The European Commission also plans to regulate political advertising and to better protect journalists as part of its Democracy Action Plan.
“Disinformation is not a trivial thing… We are speaking about really dangerous attacks,” EU commission vice-president Vera Jourova told AFP.
The plan by the EU executive intends to strengthen its existing code of conduct against disinformation, which was launched in 2018.
It was signed by Google, Facebook, Twitter, Microsoft and in June 2020 by TikTok, as well as players in the advertising sector.
But the EU believes self-regulation is no longer adequate and the new measures will coincide with the much-anticipated Digital Services Act, to be proposed by the commission on December 15.
The commission, which has already denounced campaigns allegedly launched by Russia and China linked to the pandemic, is seeking the power to impose financial penalties on foreign agents.
It also wants to have a role in helping member states coordinate their response to disinformation attacks by foreign actors.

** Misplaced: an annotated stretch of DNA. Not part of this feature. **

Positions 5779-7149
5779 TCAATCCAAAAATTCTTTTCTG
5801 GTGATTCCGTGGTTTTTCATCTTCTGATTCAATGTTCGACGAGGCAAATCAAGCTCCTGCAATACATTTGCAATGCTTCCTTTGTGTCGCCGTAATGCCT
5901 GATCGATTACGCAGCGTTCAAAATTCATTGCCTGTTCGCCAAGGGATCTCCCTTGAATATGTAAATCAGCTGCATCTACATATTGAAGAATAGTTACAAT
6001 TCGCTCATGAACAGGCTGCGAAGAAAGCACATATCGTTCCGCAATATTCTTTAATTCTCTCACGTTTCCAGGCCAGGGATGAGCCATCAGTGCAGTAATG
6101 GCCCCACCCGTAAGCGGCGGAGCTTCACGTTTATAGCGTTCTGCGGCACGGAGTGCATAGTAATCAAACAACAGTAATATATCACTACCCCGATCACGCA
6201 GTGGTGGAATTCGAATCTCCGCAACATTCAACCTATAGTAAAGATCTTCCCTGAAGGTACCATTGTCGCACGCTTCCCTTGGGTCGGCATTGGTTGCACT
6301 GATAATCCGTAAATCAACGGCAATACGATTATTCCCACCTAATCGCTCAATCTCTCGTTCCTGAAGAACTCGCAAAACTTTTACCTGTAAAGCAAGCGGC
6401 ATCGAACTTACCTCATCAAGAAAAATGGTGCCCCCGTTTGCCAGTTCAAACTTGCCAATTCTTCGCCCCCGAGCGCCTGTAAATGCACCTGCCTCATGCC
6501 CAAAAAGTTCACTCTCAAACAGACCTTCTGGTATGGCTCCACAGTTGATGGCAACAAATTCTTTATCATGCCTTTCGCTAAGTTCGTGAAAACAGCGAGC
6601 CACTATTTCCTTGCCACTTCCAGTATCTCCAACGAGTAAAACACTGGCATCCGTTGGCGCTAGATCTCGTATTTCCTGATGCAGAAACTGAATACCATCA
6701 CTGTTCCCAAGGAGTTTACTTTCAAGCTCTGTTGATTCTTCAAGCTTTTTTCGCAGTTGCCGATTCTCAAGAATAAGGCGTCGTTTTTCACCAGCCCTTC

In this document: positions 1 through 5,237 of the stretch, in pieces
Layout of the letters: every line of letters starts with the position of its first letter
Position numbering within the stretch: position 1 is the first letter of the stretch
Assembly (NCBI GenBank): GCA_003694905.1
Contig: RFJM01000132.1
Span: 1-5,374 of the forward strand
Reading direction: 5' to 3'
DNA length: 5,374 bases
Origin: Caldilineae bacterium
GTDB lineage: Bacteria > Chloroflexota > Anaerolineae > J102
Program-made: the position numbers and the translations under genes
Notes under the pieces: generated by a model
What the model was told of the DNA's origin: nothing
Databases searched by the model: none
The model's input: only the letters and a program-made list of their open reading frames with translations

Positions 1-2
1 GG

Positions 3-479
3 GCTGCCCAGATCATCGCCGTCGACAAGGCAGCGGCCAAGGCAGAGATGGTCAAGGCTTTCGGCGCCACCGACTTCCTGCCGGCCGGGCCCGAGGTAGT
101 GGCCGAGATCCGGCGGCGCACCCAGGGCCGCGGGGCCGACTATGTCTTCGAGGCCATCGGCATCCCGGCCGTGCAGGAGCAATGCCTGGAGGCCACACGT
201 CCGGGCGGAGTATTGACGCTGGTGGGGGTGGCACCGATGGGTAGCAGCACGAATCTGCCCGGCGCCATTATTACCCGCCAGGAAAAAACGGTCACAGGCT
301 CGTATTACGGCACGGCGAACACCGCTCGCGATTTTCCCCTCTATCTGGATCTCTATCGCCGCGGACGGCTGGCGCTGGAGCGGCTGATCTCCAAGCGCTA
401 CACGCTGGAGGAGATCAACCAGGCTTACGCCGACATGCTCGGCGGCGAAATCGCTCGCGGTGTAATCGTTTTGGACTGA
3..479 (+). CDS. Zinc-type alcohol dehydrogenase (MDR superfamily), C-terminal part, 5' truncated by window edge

The EU executive also wants more transparency from the platforms on the sources of disinformation, their algorithms and more access to data for researchers.
Campaign group Avaaz said the plan could be ground-breaking if the platforms are held accountable with clear objectives and oversight.
“Or it could remain an ineffective declaration of intent,” warned Avaaz campaign manager Luca Nicotra, if the platforms continue to report based on indicators they choose themselves.
The commission also said it would propose new legislation to regulate political advertising next year.
“We want the political advertising to be as transparent as possible, so that I, as a voter, know who is sending me this message, who pays for it, what’s the purpose,” Jourova said.